Behind UGM’s Men’s Shelter, out by the maintenance building, sits the veterinary clinic – a hidden but nonetheless impactful resource at UGM. Completely run by volunteers, the clinic serves individuals who can’t afford medical care for their pets.
Meet Denise, the head veterinarian in the clinic.
For 25 years, she has cared for animals, and this year, after realizing she had a valuable and uncommon skill, she began doctoring pets for the poor and homeless.
“I’m just really lucky. I look at people here and I ask, ‘Why is that not me?’ Those things could happen to anybody. And for some reason, those things didn’t happen, haven’t happened, to me. I guess I feel this is the right thing for me to be doing. I can do something that not many people can do legally. So why would I not offer that service?”
Denise says that many of the individuals coming to the clinic struggle with poverty due to health or mental issues that keep them from being able to hold a job and, thus, unable to pay veterinary bills.
“I see that in our clients, they’ve got stuff going on. They’re not lazy. I think they just had bad luck. They want to get out of it, and they just can’t.”
She also says, “There are all these studies that have shown all the benefits of pet ownership, particularly for people with health issues, mental issues."
Many of the pet owners express not having much aside from their pet.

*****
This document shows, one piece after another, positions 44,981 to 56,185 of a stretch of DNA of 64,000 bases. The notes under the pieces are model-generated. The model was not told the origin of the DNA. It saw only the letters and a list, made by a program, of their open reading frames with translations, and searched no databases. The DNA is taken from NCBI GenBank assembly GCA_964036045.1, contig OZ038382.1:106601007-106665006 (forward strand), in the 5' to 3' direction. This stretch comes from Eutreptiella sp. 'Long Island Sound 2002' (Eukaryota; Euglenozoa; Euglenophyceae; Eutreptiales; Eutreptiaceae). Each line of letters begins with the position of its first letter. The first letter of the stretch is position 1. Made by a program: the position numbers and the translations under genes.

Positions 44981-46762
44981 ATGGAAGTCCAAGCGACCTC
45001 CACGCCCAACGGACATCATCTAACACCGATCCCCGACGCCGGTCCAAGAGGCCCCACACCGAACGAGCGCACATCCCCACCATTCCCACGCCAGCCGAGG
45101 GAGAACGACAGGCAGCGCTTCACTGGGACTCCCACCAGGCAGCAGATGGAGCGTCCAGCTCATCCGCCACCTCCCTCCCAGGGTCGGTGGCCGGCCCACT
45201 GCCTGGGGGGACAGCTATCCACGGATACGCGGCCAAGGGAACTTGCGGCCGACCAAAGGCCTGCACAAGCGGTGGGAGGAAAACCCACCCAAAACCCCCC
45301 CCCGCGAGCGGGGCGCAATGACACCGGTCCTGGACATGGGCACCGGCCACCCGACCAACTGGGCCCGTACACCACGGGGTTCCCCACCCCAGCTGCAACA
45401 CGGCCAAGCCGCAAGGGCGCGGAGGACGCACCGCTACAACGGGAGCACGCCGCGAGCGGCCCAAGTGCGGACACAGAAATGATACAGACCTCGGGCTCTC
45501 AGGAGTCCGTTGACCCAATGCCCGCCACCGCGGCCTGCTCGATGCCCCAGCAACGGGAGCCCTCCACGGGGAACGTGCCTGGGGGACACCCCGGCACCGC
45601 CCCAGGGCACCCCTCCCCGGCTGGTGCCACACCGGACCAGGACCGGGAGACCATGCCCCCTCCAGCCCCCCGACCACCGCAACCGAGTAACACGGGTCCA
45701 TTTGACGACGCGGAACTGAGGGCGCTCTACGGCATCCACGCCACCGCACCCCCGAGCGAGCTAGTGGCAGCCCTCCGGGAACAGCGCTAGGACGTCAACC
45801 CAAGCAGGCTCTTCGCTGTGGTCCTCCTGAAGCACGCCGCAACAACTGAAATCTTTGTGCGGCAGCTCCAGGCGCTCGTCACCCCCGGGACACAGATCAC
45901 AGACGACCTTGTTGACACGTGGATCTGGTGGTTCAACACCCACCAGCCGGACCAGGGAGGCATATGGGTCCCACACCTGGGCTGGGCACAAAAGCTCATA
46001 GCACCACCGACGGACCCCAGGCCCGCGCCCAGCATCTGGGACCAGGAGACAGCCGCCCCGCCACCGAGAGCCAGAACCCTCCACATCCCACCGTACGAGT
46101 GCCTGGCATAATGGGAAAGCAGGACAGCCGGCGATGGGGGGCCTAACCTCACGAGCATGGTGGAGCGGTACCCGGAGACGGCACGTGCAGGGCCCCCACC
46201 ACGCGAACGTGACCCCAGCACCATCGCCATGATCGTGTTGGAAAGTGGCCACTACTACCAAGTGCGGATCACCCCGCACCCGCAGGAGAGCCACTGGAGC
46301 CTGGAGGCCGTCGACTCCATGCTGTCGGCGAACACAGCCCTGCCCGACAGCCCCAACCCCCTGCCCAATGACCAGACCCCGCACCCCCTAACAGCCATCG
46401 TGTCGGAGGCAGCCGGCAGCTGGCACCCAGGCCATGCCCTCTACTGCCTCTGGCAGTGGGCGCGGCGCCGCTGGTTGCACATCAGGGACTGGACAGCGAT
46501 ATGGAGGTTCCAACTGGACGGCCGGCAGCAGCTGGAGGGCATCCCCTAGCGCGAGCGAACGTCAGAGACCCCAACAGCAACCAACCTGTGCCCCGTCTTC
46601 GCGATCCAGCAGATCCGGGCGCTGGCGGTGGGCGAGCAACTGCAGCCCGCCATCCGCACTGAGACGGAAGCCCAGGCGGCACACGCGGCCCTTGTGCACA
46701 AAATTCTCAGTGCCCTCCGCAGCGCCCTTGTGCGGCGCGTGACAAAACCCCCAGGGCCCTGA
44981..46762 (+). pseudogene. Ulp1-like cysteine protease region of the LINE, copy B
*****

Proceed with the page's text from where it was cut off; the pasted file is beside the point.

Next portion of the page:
So keeping a healthy animal remains a high priority for them – and for Denise. And every Wednesday morning, when the clinic is open, people eagerly line up.
“There were some people here today that had been there since 4:30…I’m not kidding! I’m like, ‘You guys don’t need to be here that early.’ [They respond,] ‘Doesn’t matter, we wanted to get a spot!’”
But what moves Denise the most is seeing the genuine gratitude that flows from the clients.
“They will have tears in their eyes and they say how much they appreciate us. I’ll apologize for the wait and they will say, ‘It’s fine! It’s great! I would wait all day if I had to. It’s so wonderful, and you guys are so great!’ People are very, very appreciative.”
The veterinary clinic may be a peripheral service of UGM, but “for some people, I think having an animal is what helps them get up, what keeps them going, makes them happy.”
And for that reason, among others, Denise expresses, “I need to do this... feeling like I’m at least helping them have a bright spot in their day.”